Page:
I just came back from watching Quantum of Solace. I've been a huge Bond films fan for several years, having watched most of them three or four times, or where great, possibly more. Granted, not all Bond films are created equal, though they may seem like it to the untrained eye, the casual fan. This is okay. It's all right if the Bond movies are just an enjoyable romp with gadgets and villains for you. It's all right not to expect much from them, because you likely haven't looked at them as any more than action films. But, for me, I've become somewhat more selective. And so, for the past few Bond movies, I've been somewhat unimpressed.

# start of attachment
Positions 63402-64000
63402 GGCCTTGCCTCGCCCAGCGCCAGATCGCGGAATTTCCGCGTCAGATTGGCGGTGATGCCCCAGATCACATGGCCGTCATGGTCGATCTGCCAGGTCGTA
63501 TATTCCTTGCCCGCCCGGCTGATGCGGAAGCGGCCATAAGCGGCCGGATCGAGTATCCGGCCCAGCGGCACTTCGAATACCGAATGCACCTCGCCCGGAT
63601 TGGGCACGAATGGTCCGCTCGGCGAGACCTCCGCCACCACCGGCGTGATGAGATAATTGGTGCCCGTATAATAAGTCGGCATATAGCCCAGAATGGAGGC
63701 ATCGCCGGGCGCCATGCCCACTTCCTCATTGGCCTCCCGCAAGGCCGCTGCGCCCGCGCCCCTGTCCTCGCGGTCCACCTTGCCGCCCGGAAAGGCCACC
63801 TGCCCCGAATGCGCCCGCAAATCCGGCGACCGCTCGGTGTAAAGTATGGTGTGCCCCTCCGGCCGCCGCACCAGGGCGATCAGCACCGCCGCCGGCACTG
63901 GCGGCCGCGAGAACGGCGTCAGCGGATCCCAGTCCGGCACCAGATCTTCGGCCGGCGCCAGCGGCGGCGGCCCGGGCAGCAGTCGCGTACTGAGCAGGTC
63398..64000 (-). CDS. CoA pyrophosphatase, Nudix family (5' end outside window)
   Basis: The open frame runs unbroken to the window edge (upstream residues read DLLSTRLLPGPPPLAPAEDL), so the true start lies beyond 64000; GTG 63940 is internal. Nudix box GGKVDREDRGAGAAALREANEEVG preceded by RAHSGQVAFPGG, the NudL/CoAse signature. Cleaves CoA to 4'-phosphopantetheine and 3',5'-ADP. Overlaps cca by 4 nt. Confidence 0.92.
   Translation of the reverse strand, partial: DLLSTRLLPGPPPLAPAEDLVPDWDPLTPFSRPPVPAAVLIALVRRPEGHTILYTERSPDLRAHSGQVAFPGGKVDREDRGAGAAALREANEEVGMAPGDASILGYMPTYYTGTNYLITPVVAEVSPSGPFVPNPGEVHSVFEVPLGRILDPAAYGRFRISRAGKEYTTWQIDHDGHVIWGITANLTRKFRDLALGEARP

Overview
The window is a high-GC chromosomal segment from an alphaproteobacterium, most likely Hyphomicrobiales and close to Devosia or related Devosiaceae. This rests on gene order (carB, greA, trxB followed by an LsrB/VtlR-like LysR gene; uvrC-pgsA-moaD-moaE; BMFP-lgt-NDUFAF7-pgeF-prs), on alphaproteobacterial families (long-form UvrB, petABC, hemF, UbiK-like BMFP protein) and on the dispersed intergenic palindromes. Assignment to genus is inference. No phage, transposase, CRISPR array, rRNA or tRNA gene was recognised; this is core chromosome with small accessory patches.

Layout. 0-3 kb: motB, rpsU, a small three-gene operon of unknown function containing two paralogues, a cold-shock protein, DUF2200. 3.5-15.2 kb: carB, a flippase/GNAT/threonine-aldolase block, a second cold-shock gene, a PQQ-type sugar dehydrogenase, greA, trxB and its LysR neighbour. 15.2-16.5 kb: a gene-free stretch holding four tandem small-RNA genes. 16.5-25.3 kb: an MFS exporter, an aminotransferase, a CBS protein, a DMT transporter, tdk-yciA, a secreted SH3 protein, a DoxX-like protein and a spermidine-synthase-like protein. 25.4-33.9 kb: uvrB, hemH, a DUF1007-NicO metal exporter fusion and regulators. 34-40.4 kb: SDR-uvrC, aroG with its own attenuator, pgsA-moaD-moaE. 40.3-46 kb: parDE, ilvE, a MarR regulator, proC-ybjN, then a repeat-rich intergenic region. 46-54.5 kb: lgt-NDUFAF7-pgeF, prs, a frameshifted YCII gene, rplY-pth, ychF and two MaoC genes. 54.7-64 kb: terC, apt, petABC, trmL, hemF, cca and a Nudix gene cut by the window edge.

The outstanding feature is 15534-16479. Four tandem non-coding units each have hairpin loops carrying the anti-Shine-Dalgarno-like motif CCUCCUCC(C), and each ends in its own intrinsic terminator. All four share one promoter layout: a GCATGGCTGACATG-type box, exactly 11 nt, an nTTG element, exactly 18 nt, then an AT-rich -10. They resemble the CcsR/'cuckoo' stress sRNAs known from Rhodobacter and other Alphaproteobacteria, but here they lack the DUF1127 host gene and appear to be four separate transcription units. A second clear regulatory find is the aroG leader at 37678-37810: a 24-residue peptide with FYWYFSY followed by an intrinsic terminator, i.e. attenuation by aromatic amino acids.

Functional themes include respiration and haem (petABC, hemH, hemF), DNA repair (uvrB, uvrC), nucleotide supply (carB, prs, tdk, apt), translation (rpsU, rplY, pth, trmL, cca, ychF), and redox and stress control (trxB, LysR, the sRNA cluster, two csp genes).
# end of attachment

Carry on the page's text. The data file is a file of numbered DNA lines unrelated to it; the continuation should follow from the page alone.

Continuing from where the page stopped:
Well, to be fair, Casino Royale was a fine Bond film. It attempted to return Bond to his more brutal roots. It rebooted a franchise which was in need of rejuvenation, even if not necessarily a complete redo (which frankly I dislike in modern film franchises- stop trying to reinvent the wheel). Daniel Craig is a suitable Bond, if just a tad too brutal for his own good. That is, he seems more suited to be a jackbooted henchman of the main villain than the hero of the story, but you really believe he is hard enough to get things done. He's no goofy clown like Roger Moore was most of the time (due mostly, I suspect, to poor scripts). My preference would have been to take the effort to make Casino Royale a period piece, taking place in the time period the original novel by Ian Fleming did. This would allow us to be transported back to a time where spy stories were actual stories, and not just long strings of action sequences. In addition, it would allow use of SMERSH, instead of this new group, Quantum, which so far seems like a modern SPECTRE, but not as interesting. Also, I frankly detested the replacement of baccarat, Bond's trademark casino game, with the more popular Texas Hold 'Em poker, a disgustingly popular hobby for obnoxious Hollywood show-offs, desperately trying to appeal to common jerkoffs. Still, it was a marked improvement from the previous two Brosnan-era Bond films, which were a waste of that Bond actor's talents.